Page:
For example, to quote: Strengthen, encourage growth in faith and love, standing firm in the Lord, praying earnestly for them and supplying what is lacking in their faith, end of quote.  Labors of love for the Church from and for and by elders and pastors today also.

In 1 Thessalonians chapter three and verse two it says that we sent Timothy. Well, why? Why didn’t Paul go himself? Why didn’t he return? The answer is in 1 Thessalonians chapter two and verse 18.  For we wanted to come to you. Certainly, I, Paul did again and again. But Satan stopped us. Obviously, allowed by God for his sovereign purposes, which we often do not understand. And this is all detailed in the book of Acts and the 17th chapter.

Notice the emphasis of Paul through his representative Timothy in 1 Thessalonians chapter three and verse two where it says, in part, to strengthen and encourage you in your faith, that is, not for temporal issues of health or wealth or social concerns, but instead the focus was on the eternal caliber and quality of their persevering faith. And so it should be as the utmost concern for elders and pastors and shepherds of the Church today.

In 1 Thessalonians chapter three and verse three it says, in part: You know quite well that we were destined for them. Destined for what? That is, here in context, trials, troubles, testings, temptations, persecutions, because the Christian life, whether in the first century AD or in the 21st century AD, the Christian life is also a spiritual war, a daily battle. But with God’s help we can be overcomers even in our faith.  In fact, part of the fruit of the Spirit is faithfulness as the indwelling Holy Spirit helps us and fills us, guides us and directs us, imparts his fruit like faithfulness and self control and the rest.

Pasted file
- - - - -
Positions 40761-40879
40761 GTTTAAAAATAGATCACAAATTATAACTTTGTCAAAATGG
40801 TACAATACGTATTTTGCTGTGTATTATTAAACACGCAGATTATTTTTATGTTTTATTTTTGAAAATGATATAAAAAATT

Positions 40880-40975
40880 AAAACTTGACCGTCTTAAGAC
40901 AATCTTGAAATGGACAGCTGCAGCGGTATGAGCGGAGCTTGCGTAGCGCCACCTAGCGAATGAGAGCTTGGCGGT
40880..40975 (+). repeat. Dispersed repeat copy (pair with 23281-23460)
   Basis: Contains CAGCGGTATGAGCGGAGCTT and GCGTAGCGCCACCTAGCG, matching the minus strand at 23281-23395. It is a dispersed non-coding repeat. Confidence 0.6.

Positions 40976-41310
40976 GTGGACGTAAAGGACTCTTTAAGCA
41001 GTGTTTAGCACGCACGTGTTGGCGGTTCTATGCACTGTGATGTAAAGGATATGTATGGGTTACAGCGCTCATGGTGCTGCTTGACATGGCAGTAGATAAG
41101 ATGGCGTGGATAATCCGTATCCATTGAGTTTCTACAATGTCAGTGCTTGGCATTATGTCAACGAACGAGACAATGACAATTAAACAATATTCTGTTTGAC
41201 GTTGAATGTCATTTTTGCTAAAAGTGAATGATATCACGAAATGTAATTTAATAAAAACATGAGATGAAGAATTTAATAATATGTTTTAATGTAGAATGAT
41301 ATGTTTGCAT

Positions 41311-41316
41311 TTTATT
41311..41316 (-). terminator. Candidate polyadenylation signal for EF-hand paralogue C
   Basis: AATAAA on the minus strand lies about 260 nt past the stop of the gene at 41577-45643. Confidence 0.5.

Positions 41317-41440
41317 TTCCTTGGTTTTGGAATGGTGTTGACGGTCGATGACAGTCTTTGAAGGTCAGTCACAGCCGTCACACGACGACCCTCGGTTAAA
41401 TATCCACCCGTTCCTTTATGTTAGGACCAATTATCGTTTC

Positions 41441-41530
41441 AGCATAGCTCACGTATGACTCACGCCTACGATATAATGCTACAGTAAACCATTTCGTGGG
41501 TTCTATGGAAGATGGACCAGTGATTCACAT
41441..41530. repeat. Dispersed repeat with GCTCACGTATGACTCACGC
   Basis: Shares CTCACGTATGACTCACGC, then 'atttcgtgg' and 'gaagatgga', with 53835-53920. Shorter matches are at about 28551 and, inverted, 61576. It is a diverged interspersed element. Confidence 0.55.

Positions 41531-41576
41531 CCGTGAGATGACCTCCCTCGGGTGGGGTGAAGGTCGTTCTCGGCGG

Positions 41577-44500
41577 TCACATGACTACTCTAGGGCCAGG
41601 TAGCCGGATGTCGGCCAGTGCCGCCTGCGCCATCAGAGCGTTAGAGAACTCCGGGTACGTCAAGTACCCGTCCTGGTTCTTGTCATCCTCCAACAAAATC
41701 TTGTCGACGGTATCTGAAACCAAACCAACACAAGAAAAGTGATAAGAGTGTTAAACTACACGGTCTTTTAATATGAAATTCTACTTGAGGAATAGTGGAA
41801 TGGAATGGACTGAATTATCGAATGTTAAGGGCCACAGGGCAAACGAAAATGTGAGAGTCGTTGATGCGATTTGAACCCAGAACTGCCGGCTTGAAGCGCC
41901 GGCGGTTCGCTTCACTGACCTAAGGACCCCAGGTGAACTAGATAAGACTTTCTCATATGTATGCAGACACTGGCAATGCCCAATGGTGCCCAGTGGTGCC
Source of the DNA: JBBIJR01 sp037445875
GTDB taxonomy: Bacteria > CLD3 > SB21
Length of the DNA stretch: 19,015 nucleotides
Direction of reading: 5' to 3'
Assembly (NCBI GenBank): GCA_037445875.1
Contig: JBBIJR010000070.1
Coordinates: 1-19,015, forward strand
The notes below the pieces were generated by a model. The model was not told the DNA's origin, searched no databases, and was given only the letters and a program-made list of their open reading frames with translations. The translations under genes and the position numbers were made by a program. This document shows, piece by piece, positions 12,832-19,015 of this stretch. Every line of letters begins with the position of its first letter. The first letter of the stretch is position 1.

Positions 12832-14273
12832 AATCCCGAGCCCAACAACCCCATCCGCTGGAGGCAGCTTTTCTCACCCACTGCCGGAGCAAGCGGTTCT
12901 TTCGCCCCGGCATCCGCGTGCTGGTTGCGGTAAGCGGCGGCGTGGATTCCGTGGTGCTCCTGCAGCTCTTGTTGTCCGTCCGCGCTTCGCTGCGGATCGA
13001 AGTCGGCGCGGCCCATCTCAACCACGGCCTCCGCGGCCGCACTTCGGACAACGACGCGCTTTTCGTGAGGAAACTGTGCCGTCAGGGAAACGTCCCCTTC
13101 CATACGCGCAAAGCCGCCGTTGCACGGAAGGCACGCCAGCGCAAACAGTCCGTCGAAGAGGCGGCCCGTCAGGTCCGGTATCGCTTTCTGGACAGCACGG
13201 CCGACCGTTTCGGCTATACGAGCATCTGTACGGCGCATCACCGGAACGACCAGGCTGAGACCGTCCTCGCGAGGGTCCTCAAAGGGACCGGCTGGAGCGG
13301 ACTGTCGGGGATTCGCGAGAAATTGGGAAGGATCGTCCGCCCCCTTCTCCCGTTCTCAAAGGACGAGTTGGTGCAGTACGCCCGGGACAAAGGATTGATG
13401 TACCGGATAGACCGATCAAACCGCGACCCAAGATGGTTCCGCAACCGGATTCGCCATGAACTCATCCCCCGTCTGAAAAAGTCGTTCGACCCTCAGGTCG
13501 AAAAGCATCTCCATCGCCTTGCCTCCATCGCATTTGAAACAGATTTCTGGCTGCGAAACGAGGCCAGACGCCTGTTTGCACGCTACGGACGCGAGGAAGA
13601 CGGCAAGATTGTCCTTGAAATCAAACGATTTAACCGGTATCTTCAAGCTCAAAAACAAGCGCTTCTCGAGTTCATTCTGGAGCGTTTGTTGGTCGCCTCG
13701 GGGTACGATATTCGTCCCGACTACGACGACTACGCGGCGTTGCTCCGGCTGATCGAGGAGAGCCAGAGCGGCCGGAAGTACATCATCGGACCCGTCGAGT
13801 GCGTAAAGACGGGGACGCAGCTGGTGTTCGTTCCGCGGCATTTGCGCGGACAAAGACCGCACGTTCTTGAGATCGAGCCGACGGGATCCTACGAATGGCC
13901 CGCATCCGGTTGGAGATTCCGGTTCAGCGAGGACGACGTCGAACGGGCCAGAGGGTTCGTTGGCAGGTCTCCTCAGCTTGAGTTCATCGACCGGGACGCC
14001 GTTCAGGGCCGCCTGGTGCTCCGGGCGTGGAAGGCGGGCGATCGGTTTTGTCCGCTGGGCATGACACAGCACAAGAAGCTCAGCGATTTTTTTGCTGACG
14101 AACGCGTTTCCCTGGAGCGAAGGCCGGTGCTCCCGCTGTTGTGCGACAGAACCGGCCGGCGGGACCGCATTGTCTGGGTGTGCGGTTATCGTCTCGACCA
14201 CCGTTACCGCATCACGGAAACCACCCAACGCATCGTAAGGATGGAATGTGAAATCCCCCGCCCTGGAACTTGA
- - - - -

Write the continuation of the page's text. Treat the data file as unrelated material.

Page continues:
Note that in 1 Thessalonians chapter three and verse five it says, in part: I sent to find out about your faith.  I was afraid that in some way the tempter might have tempted you and our efforts might have been useless or in vain. Consider also in 1 Thessalonians chapter one and verses four through seven with the inspired words here as an example of: For we know, brothers, we know, brothers, loved by God that he has chosen you. Paul has already established in this epistle that these are genuine brothers. These are brothers in Christ, born again believers. Their election by God into his kingdom was sure. Yet Paul inspired by the Holy Spirit still wrote concerned, even afraid regarding their persevering faith.  Of course, there are many today that teach and believe that it is impossible for true brethren, for brothers, for sisters in the Lord, for born again believers to be lost, that they will always, without exception persevere in the faith, commonly known as once saved, always saved. It is true that according to Romans chapter eight and verse 38 and following it says, in part: Neither angels nor demons, neither the present nor the future, nor any powers, neither height nor depth, nor anything else in all of creation will be able to separate us from the love of God that is in Christ Jesus our Lord. And that is absolutely true as is all inspired Scripture.  Even the tempter, that is the devil, can only tempt us. He cannot force us. He cannot require us to sin or fall away. No one, nothing can make us as believers or require us to fall away from the faith.